Hemoglobin E (HbE) is distinguished from normal HbA by a single amino acid mutation (beta26: Glu to Lys). High allele frequencies in some areas of Cambodia are believed to have been naturally selected by life-threatening manifestations of malaria. Few epidemiological studies support this hypothesis, however, and in vitro studies have not clearly defined a mechanism of protection. The prevalence of drug-resistant malaria is alarmingly high along the Thai-Cambodian border, such that chloroquine, quinine, or mefloquine can no longer effect acceptable cure rates. Recently, prolonged parasite clearance times after artemisinin treatment have been documented in Battambang and Pailin provinces in Cambodia. Combinations of artemisinins and other drugs (e.g., mefioquine, piperaquine) are now used as standard first-line treatments for P. falciparum malaria in Southeast Asia. Further decreases in the effectiveness of these drugs would constitute a disaster, making some cases of malaria essentially untreatable. The molecular basis for parasite resistance to these antimalarials has not been firmly established. The main aims of this study are to (1) determine whether HbE protects against severe P. falciparum malaria, (2) identify genetic determinants associated with parasite resistance to antimalarial drugs, and (3) determine whether HbE and other erythrocyte polymorphisms influence parasite clearance times after artemisinin treatment. To meet these aims, we are conducting an unmatched case-control study comparing the prevalence of HbE in patients with severe and uncomplicated P. falciparum malaria. Cambodians who complain of fever and/or symptoms of malaria are recruited from Pursat Regional Health Center and surrounding districts within Pursat Province. Patients with uncomplicated malaria are treated with weight-based doses of artesunate given orally each day for 3 days, followed by weight-based doses of mefloquine given orally each day for 2 days. Patients with severe malaria will be treated with artemisinin compounds given parenterally for 5 consecutive days, followed by artesunate plus mefioquine treatment, as above. We will also collect parasitized blood samples from malaria patients prior to antimalarial drug administration. These parasites will be tested in short-term in vitro culture experiments to determine their susceptibility to antimalarial drugs. Genome-wide typing of drug-sensitive and drug-resistant P. falciparum isolates (using microsatellite and single nucleotide polymorphism markers) and genetic association studies will be used to identify genes that determine parasite responses to various antimalarial drugs.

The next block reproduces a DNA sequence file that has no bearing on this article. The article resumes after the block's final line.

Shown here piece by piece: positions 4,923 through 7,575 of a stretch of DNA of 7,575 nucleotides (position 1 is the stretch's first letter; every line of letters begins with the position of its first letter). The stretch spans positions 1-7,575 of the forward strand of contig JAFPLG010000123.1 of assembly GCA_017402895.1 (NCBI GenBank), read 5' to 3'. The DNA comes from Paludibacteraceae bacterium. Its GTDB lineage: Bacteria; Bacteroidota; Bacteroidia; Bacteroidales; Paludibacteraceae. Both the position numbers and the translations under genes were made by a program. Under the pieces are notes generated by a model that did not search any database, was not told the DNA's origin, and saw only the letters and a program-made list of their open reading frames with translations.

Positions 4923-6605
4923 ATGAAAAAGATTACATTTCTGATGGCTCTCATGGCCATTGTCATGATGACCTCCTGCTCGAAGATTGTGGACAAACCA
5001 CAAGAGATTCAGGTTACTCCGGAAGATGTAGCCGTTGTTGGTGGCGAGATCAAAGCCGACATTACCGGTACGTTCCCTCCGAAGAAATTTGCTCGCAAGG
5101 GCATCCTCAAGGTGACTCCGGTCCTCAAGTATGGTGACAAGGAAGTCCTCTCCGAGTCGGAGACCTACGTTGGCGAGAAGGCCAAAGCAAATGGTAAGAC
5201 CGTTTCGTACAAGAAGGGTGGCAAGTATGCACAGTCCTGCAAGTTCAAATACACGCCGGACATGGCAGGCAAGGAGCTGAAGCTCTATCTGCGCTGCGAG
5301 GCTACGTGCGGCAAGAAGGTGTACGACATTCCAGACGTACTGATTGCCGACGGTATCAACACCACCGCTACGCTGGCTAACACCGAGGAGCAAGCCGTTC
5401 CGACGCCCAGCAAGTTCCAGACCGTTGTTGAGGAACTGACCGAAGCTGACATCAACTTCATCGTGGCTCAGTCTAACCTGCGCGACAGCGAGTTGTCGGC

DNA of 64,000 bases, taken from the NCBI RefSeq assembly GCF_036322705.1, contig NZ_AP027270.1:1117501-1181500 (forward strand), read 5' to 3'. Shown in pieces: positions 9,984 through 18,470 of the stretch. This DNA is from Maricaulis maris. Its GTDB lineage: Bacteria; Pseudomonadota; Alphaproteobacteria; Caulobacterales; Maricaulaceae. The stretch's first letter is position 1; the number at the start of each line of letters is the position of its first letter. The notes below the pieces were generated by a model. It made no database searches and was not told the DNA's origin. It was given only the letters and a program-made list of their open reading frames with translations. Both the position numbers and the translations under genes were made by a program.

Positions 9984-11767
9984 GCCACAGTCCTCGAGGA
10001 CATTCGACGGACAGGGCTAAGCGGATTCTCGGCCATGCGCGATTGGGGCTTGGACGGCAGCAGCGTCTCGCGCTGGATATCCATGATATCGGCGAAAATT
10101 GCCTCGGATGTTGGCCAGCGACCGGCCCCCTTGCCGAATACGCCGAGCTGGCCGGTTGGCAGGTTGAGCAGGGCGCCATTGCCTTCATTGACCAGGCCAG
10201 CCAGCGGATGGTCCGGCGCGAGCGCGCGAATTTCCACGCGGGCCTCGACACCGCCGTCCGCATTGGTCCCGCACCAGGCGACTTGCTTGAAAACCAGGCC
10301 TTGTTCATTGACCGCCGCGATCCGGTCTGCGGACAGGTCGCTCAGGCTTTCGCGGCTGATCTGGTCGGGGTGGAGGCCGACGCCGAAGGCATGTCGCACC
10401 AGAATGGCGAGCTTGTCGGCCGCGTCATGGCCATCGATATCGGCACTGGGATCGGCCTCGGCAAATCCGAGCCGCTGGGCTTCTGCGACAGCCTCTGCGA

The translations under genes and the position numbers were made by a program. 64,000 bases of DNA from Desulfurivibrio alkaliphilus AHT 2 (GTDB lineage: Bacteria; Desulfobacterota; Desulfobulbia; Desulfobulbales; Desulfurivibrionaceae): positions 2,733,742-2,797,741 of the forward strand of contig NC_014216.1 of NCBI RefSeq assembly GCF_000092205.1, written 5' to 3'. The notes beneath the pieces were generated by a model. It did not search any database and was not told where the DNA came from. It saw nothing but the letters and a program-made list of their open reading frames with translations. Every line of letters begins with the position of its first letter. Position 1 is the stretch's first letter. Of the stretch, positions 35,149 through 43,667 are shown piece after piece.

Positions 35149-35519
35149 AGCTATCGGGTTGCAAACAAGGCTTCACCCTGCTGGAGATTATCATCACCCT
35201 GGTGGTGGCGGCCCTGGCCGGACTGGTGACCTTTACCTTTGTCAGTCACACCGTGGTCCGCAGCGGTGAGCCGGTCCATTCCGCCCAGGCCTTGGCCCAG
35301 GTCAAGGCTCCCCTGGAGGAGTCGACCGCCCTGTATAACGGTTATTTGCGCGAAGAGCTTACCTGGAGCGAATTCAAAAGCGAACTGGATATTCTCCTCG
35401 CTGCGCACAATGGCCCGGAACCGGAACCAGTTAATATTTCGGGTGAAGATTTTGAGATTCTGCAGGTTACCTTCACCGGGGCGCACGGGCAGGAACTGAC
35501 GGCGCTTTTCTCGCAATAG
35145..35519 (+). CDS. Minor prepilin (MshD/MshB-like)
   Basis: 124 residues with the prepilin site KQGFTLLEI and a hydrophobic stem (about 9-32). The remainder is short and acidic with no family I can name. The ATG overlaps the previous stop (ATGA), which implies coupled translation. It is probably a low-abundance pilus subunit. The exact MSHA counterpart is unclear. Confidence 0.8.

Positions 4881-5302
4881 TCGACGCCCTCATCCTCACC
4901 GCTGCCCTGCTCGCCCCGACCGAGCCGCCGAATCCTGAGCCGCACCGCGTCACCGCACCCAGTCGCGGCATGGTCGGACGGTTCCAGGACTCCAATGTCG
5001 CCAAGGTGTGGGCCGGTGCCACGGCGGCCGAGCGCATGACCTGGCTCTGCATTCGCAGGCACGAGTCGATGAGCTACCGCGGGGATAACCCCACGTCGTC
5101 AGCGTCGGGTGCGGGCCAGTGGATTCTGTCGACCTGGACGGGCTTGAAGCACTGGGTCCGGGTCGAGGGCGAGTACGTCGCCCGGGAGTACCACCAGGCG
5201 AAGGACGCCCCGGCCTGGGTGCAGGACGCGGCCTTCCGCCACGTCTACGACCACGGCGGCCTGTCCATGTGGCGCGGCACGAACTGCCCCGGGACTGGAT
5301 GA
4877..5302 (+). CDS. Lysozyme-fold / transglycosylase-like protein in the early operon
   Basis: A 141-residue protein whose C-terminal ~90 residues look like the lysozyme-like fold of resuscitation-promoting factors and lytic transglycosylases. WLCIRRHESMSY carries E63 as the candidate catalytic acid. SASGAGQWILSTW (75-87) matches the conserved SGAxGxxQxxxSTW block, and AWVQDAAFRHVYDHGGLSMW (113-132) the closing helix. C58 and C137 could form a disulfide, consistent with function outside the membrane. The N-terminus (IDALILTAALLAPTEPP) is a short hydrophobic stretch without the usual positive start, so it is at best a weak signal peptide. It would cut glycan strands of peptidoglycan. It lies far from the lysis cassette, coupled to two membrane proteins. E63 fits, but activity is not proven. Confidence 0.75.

Pursat Regional Health Center
National Institutes of Health Clinical Center (CC)
Published on BioPortfolio: 2014-08-27T03:43:59-0400
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Malaria caused by PLASMODIUM VIVAX. This form of malaria is less severe than MALARIA, FALCIPARUM, but there is a higher probability for relapses to occur. Febrile paroxysms often occur every other day.
Vaccines made from antigens arising from any of the four strains of Plasmodium which cause malaria in humans, or from P. berghei which causes malaria in rodents.
A protozoan parasite that causes vivax malaria (MALARIA, VIVAX). This species is found almost everywhere malaria is endemic and is the only one that has a range extending into the temperate regions.
Malaria caused by PLASMODIUM FALCIPARUM. This is the severest form of malaria and is associated with the highest levels of parasites in the blood. This disease is characterized by irregularly recurring febrile paroxysms that in extreme cases occur with acute cerebral, renal, or gastrointestinal manifestations.
A protozoan parasite that occurs naturally in the macaque. It is similar to PLASMODIUM VIVAX and produces a type of malaria similar to vivax malaria (MALARIA, VIVAX). This species has been found to give rise to both natural and experimental human infections.